Acalypha punctata Meisn. var. punctata
Common names: sticky brooms and brushes (Eng.); umsongo (Swa.); usunundu (Zul.)
An unusual herbaceous perennial, with a distinctive and very strong scent, not common in commercial horticulture.
Acalypha punctata var. punctata is an evergreen, small, herbaceous perennial with a woody base, that grows up to 500 mm tall. Stems are long, thin and erect. Leaves are alternate, simple, ovate or ovate-lanceolate, ± 70 × 30 mm, surface with tiny gland dots; margins are sharply and often coarsely serrulate with noticeable veins; stalks are short, ± 3 mm long, hairy.
Male and female flowers occur on separate plants (dioecious). Male flowers are in a densely-flowered spike, ± 50 mm long, on a stem ± 60 mm long. Female flowers are terminal and partly hidden within the leaves; the stigmas are long and red; the bracts gland-dotted. Flowering is in spring and summer, from September to March.
The bracts turn red in autumn and colour the grassland.
Acalypha punctata var. punctata is not threatened and is listed as Least Concern (LC) in the Red List of South African plants.
Distribution and habitat
Acalypha punctata var. punctata is widely distributed in the eastern region of South Africa, in the Eastern Cape Province around Pondoland and surrounding areas, KwaZulu-Natal and Mpumalanga Provinces, to tropical Africa. It grows in grassland and forest margins, from the coast to the mountains.
Derivation of name and historical aspects
The name Acalypha is from the Greek akalephe, meaning ‘a nettle’, and refers to the leaves which resemble nettles. The species name punctata means ‘marked with dots’, referring to the gland dots on the leaves.
Acalypha is a genus of flowering plants in the family Euphorbiaceae. It is the sole genus of the subtribe Acalyphinae. It is one of the largest euphorb genera, with approximately 450 to 462 species, with ± 22 in South Africa. Annual or perennial herbs, shrubs or trees; leaves are alternate; male and female flowers usually on separate plants, male flowers in catkin-like inflorescences, female flowers with stigmas greatly elongated. Cosmopolitan, in warmer regions.
Acalypha punctata var. punctata grows in the grasslands, which are highly susceptible to wildfires. However, this species is adapted to fire and has a fire resistant mechanism. When there is fire and all the stems burn, the woody base remains and produces new shoots, vigorously, after the fire.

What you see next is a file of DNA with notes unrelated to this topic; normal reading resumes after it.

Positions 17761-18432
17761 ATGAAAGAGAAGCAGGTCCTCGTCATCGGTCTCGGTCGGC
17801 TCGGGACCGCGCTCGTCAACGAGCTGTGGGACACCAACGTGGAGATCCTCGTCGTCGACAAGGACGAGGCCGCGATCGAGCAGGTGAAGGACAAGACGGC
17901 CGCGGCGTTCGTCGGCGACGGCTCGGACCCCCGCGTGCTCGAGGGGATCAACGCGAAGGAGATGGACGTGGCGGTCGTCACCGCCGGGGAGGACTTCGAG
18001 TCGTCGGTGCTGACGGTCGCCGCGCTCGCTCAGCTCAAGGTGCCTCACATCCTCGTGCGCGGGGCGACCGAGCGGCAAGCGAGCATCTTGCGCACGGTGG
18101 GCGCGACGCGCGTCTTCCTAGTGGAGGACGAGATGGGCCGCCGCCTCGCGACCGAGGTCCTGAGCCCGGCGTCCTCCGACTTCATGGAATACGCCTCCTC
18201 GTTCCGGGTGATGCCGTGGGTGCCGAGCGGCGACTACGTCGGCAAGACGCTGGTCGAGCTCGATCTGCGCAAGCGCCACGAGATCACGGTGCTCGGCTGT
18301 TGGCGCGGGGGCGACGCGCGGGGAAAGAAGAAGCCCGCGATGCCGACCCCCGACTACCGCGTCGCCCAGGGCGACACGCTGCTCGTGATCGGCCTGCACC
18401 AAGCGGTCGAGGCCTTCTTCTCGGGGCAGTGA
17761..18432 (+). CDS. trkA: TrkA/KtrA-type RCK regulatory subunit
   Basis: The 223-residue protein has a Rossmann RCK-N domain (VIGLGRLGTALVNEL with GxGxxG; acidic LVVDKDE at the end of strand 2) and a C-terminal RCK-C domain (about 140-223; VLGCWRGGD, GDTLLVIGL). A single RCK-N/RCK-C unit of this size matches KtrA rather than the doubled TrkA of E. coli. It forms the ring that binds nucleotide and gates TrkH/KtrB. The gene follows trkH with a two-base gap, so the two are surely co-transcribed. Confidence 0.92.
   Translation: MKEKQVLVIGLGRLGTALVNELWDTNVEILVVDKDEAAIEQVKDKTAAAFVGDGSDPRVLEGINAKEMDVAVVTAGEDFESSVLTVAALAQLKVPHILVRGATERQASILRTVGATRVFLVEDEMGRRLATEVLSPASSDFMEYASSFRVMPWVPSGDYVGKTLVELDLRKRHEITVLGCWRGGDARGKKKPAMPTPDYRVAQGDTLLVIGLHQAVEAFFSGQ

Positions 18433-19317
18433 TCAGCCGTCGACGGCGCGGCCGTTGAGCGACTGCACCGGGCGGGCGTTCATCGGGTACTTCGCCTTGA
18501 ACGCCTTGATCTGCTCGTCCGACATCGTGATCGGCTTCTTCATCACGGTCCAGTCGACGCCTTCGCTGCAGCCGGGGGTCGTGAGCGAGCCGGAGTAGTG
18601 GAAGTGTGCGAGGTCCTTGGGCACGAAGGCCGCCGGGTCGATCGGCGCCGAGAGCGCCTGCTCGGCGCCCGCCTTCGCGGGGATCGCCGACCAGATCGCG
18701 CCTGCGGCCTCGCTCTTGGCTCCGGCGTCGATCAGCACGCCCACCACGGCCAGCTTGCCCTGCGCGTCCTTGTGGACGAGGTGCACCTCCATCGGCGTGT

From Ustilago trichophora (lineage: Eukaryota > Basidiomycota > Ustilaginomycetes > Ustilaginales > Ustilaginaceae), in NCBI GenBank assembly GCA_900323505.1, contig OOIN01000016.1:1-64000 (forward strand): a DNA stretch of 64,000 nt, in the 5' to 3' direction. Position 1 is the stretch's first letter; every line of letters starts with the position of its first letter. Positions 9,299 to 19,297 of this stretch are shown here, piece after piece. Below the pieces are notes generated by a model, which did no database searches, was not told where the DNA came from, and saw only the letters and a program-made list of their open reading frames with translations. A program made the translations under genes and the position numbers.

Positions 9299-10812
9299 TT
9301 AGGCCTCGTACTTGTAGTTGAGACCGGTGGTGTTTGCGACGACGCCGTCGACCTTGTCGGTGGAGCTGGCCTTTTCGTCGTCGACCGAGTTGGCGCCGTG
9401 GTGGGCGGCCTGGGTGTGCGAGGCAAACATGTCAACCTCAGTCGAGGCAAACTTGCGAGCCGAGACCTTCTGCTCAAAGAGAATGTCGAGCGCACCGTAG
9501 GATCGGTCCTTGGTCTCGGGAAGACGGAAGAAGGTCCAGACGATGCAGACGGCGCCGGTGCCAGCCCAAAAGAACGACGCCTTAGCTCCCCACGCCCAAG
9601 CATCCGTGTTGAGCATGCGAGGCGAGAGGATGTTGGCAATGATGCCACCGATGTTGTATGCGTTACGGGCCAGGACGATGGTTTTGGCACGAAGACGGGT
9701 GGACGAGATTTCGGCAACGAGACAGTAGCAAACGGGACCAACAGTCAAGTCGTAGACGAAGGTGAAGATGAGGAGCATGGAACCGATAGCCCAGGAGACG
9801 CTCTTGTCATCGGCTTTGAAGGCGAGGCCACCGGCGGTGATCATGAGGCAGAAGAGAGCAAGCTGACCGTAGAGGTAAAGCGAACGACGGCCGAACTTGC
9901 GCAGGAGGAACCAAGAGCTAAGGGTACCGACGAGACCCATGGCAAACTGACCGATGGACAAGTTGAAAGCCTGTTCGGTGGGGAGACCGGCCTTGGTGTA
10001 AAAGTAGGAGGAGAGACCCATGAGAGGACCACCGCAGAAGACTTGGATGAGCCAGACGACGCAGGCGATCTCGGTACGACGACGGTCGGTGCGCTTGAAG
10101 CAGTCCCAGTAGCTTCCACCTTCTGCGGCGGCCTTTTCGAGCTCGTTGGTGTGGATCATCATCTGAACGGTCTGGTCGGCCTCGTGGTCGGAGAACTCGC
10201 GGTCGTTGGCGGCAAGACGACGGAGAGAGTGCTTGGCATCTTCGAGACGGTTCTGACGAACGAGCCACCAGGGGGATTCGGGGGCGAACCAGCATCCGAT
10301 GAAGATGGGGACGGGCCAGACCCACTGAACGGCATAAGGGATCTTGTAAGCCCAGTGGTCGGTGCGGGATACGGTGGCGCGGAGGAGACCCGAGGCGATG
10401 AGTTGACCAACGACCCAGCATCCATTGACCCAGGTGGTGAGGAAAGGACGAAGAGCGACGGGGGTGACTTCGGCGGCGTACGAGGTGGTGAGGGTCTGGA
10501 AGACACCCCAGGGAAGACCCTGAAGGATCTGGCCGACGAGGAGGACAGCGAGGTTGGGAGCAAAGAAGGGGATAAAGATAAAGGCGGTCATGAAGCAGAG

Acalypha punctata is reported to be used as a traditional medicine to treat diarrhoea and chest complaints. Furthermore, several species in the genus Acalypha are used for medicinal purposes, mainly in Africa and in the Mascarene Islands. Almost every part of the plant, such as leaves, stem and roots, are used as traditional remedies to treat and manage a number of ailments.
Growing Acalypha punctata
Acalypha punctata is not a popular plant in the horticultural trade, unlike other exotic species in the family. However, A. punctata has great potential to become a beautiful garden plant, should it be grown and used correctly.
Acalypha punctata var. punctata is best propagated vegetatively by means of tip and stem cuttings, preferably during its active growth season, in spring. Take cuttings from a healthy and disease-free motherstock at the coolest time of the day, preferably morning when the plant is at its full vigour. Prepare well-drained potting soil consisting of media that promote rooting, such as river sand, silica grit or perlite, and water well. Take cuttings below the node, using sharp, sterilized secateurs and treat with a rooting hormone containing Auxin, (powder or liquid) before inserting the cutting in the rooting medium. Place the cuttings on warm benches at temperature of 22ºC–25ºC, in a moderately humid area or mist house and rooting should take place within 4–5 weeks. Place in a warm area with moderate light, but out of direct sunlight. Keep the cuttings moist, but not too wet so as not to encourage fungal growth.
Once the cuttings develop sufficient roots, prick them out and transplant them into small potting bags or pots using a potting soil consisting of 1 part sifted compost, 1 part sifted bark and 1 part river sand (1:1:1). While in the pots, feed them at least once every 2 weeks with any organic fertilizer (liquid or granules). Feeding with a slow-release fertilizer in winter encourages further growth. To encourage compact growth in the absence of the flowers, snip off the uppermost part of the plant stems (apical meristem).
Acalypha punctata can be grown in the garden as a filler, in full sun exposed areas. It could be used to soften the texture of the garden by planting individual plants randomly. It is well suited for grassland gardens.
- Archer, R.H. & Victor, J.E. 2005. Acalypha punctata Meisn. var. punctata. National Assessment: Red List of South African plants version 2020.1. Accessed on 2021/03/15.
- Koekemoer, M., Steyn, H.M. & Bester, S.P. 2015. Guide to Plant Families of southern Africa. Strelitzia 31. 2nd ed., 2nd print. South African National Biodiversity Institute, Pretoria, South Africa.
- Pooley, E. 2005. A field guide to wild flowers KwaZulu-Natal and the eastern region. The Flora Publications Trust, Durban.
- Seebaluck, R., Gurib-Fakim, A. & Mahomoodally, F. 2015. Medicinal plants from the genus Acalypha (Euphorbiaceae a review of their ethnopharmacology and phytochemistry. Journal of Ethnopharmacology 159:137–57.
Sicelo Sithole and Mpendulo Gabayi
Kirstenbosch National Botanical Garden
Acknowledgements: the authors thank Geoff Nichols for images as credited.
Plant Type: Perennial
SA Distribution: Eastern Cape, KwaZulu-Natal, Mpumalanga
Soil type: Loam
Flowering season: Spring, Early Summer, Late Summer
PH: Acid, Neutral
Flower colour: Red
Aspect: Full Sun, Morning Sun (Semi Shade), Afternoon Sun (Semi Shade)
Gardening skill: Average